- Improve detection to the point it can accurately detect thought-sounds
- Instead of translating the sounds into audible sounds, trasmit them wirelessly (transmitting)
- Implant wireless receiver that injects sound-signals into brain for receiving
- AI spontaneously emerges and takes over subject's brain, becoming the first of our neural-implant overlords!

80% accurracy? (-1, Troll)

moogied (1175879) | more than 6 years ago | (#21381079)

Thats crap spackle.

80% accuracy is NOWHERE near good enough.

http://politics.slashdot.org/article.pl?sid=07/11/09/1656208 [slashdot.org]

Re:80% accurracy? (4, Funny)

$RANDOMLUSER (804576) | more than 6 years ago | (#21381201)

80% accuracy is NOWHERE near good enough.
It's good enough to get you elected president - twice.

Re:80% accurracy? (1)

geekoid (135745) | more than 6 years ago | (#21381379)

Tell that to a family member they can now communicate to.

"ow our ewe"

that makes no sense when reading it, but people hearing it can make it out.

More info (4, Informative)

niceone (992278) | more than 6 years ago | (#21381091)

The BBC article is pretty light on detail, and the New Scientist one is subscribers only, but there is more stuff here [eurekalert.org] .

They have hooked up to 41 neurons and:

For now, the team is focusing on the building blocks of words. In a series of experiments over the last few years, Ramsey has imagined saying three vowel sounds: "oh", "ee" and "oo". By watching his brain activity, the researchers have been able to identify distinct patterns associated with the different sounds. Although the data is still being analysed, they believe that they can correctly identify the sound Ramsey is imagining around 80 per cent of the time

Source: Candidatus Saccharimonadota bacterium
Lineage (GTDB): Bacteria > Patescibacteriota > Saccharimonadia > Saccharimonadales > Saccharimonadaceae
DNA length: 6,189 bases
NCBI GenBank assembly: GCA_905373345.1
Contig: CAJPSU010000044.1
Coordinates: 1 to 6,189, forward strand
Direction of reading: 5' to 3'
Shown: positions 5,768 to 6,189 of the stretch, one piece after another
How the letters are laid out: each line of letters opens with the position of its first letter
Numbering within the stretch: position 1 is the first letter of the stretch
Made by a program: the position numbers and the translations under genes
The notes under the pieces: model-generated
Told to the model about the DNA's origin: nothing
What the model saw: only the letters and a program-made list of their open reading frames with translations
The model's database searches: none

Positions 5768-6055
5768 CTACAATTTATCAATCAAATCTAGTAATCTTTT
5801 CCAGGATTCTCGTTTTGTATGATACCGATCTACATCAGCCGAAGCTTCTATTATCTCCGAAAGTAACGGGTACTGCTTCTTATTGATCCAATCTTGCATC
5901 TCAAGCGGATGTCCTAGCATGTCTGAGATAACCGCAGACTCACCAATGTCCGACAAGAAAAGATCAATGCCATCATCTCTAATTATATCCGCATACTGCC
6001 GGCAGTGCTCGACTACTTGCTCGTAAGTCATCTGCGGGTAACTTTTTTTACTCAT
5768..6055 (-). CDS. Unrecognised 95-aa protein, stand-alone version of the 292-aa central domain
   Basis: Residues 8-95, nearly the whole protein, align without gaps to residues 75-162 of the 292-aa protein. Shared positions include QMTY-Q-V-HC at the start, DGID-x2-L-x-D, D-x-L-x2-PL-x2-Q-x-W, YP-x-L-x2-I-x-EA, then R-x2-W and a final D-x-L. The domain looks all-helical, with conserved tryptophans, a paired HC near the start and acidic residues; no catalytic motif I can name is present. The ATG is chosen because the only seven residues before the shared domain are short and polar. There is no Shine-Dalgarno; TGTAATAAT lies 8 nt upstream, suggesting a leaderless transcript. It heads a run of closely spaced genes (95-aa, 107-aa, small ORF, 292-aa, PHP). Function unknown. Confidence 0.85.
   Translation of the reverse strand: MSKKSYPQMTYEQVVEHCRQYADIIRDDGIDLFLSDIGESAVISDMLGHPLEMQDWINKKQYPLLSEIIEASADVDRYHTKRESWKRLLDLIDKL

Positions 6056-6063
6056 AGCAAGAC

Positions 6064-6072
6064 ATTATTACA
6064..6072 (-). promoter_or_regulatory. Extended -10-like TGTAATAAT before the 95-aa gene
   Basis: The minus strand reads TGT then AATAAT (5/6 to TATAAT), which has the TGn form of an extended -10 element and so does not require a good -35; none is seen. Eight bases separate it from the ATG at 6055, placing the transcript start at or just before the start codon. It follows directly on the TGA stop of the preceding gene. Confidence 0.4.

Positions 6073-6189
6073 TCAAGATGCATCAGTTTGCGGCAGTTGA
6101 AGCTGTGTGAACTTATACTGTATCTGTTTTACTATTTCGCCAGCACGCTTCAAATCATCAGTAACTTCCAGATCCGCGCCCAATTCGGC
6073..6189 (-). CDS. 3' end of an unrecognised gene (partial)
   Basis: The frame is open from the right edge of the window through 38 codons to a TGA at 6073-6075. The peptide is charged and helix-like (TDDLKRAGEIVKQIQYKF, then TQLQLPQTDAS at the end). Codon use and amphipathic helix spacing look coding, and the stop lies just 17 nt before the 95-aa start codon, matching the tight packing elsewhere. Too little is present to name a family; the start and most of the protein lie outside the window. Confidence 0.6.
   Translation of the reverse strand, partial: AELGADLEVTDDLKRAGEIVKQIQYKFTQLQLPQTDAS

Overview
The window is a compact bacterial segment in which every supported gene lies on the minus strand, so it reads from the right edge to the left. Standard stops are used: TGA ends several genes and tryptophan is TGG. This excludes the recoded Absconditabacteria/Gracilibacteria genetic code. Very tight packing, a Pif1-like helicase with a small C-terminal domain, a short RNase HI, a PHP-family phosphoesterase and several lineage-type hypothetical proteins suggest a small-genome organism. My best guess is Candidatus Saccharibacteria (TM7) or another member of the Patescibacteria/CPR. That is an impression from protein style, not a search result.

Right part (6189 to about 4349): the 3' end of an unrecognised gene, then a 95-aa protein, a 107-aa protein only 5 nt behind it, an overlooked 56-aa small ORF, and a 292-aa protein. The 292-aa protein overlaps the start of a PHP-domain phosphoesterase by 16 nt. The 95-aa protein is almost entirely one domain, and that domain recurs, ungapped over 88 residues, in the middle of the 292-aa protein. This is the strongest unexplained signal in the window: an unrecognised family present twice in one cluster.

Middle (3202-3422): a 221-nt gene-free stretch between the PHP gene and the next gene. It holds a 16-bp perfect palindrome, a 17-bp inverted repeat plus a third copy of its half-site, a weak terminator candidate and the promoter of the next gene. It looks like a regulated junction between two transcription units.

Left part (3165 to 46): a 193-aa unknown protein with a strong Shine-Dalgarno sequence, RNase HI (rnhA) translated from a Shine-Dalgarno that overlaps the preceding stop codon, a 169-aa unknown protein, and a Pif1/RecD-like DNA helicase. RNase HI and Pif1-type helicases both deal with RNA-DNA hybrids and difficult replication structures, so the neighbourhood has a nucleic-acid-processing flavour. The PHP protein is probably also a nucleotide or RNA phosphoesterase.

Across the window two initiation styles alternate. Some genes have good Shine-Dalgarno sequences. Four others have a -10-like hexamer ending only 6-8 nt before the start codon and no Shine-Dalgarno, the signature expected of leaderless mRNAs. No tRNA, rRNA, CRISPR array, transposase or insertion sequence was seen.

Re:More info (2, Funny)

WombatDeath (681651) | more than 6 years ago | (#21381619)

Cool! With a bit more work he'll be able to join in the chorus of Old MacDonald.

Re:More info (3, Insightful)

sseaman (931799) | more than 6 years ago | (#21381771)

Thanks, that's quite helpful. I could find no details about this on my own, lacking a New Scientist subscription. He isn't "imagining" these sounds - he's trying to produce them. I suspect they've tapped into the motor cortex, where one of the last stages of motor processing. They're not tapping into "speech" centers - it's simply a motor area associated with articulatory muscles. Not that it isn't impressive, but it's not a step towards mind-reading or better computer-human interfaces unless you suffer from a muscle- or nerve-based speech disorder. We've understood to specific relationships between regions of the motor cortex and muscles in the body for quite some time. Actual language centers are far more mysterious.